Q: WHAT IS ENTAILED IN STARTING A NAV-CARE PROGRAM?
A: The first step is to contact Barb Pesut or Wendy Duggleby to have a conversation about the suitability of NavCARE for your organization. An implementation toolkit is available along with other resources including an invitation letter template for prospective advisory committee members, an advisory committee terms of reference template, a community presentation, and a program sustainability guide. You will also receive the Nav-CARE Volunteer Learning Manual based on navigation competencies, and a Train the Trainers’ Toolkit, which includes a facilitator’s guide, training agenda, training PowerPoints, training case studies, community resource guide template, client visit form, and evaluation tools.
Q: WHO IS ELIGIBLE FOR THE PROGRAM?
A: Nav-CARE was designed to meet the needs of older persons who are living at home, either independently or with family. The most important eligibility criteria for the program is that the senior feels they need assistance and that they would benefit from having regular visits from a volunteer. We have found that those older persons who are becoming frail or isolated benefit the most.
Q: HOW DOES THIS PROGRAM FIT WITHIN THE HEALTHCARE SYSTEM?
A: Healthcare systems play an important role for older persons living with serious illness. However, globally the most innovative programs are also acknowledging the importance of communities and neighbours to supporting those living with serious illness. This is often referred to as a compassionate community approach to care. We know that even though healthcare systems are essential, the vast majority of care is provided by friends and family. Specially trained volunteers can play an important role in helping to facilitate communities to care better for their own.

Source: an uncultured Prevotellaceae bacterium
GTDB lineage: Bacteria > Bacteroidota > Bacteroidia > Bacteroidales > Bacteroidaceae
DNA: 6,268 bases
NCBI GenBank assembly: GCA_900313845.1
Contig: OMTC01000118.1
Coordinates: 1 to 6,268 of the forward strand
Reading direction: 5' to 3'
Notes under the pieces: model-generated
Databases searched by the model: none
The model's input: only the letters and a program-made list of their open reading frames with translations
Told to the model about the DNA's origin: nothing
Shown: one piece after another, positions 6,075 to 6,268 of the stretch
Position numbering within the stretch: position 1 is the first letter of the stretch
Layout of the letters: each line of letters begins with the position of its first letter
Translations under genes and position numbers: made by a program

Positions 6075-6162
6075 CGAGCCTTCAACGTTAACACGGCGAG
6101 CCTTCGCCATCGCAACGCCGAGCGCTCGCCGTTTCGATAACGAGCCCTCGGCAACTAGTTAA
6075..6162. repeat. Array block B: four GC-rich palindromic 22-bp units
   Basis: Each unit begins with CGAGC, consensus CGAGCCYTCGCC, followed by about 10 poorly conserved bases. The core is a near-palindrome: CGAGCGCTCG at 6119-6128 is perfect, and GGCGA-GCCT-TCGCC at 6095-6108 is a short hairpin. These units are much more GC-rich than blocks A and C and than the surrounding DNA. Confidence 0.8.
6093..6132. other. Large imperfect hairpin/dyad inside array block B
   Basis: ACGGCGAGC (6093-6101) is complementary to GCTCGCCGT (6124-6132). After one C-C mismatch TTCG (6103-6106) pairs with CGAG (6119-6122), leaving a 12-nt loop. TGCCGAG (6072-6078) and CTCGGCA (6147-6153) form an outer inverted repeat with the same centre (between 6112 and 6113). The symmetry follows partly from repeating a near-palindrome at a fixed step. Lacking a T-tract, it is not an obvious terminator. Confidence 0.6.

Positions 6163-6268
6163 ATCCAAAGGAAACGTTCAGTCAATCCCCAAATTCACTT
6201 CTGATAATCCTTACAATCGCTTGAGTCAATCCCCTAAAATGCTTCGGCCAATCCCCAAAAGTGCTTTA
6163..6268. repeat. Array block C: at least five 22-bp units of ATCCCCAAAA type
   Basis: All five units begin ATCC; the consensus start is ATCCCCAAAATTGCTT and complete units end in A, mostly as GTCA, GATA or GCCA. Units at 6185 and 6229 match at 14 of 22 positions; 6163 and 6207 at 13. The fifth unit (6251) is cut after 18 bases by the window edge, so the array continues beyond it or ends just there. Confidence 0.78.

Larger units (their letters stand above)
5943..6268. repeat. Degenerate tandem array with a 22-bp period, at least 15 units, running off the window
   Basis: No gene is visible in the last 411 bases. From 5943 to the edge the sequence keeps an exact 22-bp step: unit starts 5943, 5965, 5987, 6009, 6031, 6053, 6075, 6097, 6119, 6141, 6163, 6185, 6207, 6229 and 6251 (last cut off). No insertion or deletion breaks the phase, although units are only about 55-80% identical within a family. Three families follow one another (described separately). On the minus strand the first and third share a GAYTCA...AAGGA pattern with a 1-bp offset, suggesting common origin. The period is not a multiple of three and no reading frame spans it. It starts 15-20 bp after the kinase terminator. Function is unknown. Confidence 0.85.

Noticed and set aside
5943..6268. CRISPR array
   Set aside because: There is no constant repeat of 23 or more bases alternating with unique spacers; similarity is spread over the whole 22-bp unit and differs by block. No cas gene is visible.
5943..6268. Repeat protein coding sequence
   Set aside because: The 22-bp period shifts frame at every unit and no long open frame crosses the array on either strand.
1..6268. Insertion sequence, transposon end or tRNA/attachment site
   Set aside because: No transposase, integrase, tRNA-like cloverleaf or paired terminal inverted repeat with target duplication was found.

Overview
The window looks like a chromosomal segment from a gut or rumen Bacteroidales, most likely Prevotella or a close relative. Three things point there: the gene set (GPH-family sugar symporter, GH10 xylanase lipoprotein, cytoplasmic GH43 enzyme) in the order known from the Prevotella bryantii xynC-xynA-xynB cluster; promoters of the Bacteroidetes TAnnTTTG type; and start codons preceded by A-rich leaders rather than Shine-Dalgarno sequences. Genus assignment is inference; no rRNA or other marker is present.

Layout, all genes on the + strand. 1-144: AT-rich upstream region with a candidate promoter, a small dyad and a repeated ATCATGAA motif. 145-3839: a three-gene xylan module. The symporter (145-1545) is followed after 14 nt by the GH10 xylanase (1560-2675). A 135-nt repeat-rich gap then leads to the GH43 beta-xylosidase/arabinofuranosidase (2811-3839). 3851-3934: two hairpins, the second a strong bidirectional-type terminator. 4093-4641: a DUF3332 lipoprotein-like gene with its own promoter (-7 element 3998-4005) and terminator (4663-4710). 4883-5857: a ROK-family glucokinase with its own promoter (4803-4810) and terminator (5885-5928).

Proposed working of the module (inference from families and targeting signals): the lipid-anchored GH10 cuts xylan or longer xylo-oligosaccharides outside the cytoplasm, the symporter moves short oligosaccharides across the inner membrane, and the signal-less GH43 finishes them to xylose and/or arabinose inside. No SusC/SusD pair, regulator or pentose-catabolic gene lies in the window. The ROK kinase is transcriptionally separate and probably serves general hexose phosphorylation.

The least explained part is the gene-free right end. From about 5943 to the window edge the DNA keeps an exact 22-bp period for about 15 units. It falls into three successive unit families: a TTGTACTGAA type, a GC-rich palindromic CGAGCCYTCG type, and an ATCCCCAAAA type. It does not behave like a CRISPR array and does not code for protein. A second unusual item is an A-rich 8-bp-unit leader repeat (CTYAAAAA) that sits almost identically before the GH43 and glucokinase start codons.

Q: HOW IS THE ROLE OF THE VOLUNTEER NAVIGATOR DIFFERENT FROM HEALTHCARE NAVIGATORS?
A: Healthcare navigation is performed most often by nurses and social workers. These individuals are usually part of the publicly funded healthcare system; although for-profit navigation programs are becoming more common. Volunteer navigations perform a very different role than healthcare navigators. They are concerned primarily with improving quality of life. They focus on those practical day to day necessities that ‘make life more livable.’ They have the time and resources to sit down with older persons, enjoy a cup of tea, and focus on what matters most to them.
Q: WHY IS THIS OFFERED THROUGH HOSPICE SOCIETIES WHEN THESE OLDER PERSONS ARE NOT AT END OF LIFE?
A: Hospice volunteers have a unique skill set in that they are comfortable working with those living with serious illness. However, Nav-CARE is also being implemented through other community-service organizations.
Q: WHAT DO VOLUNTEER NAVIGATORS LEARN?
A: Volunteers are educated according to five main competences: Assessing client and family quality of life; advocating for clients and family; facilitating community connections; supporting access to resources; and promoting active engagement. Volunteers receive ongoing education through monthly teleconference sessions.
Q: HOW IS THE PROGRAM EVALUATED?
A: We measure the satisfaction, quality of life, and confidence of volunteers. We interview older persons and their families about their satisfaction and perceptions of NavCARE and measure their quality of life. We interview organization stakeholders about how Nav-CARE is working within their organization and how it can be improved.
Q: WHAT IS THE LONG-TERM VISION OF NAV-CARE?
A: Our goal is to make NavCARE a free service available in communities across Canada. We believe that Nav-CARE has the potential to improve the quality of life of older persons living with serious illness while helping volunteers to make a meaningful and compassionate contribution to their community.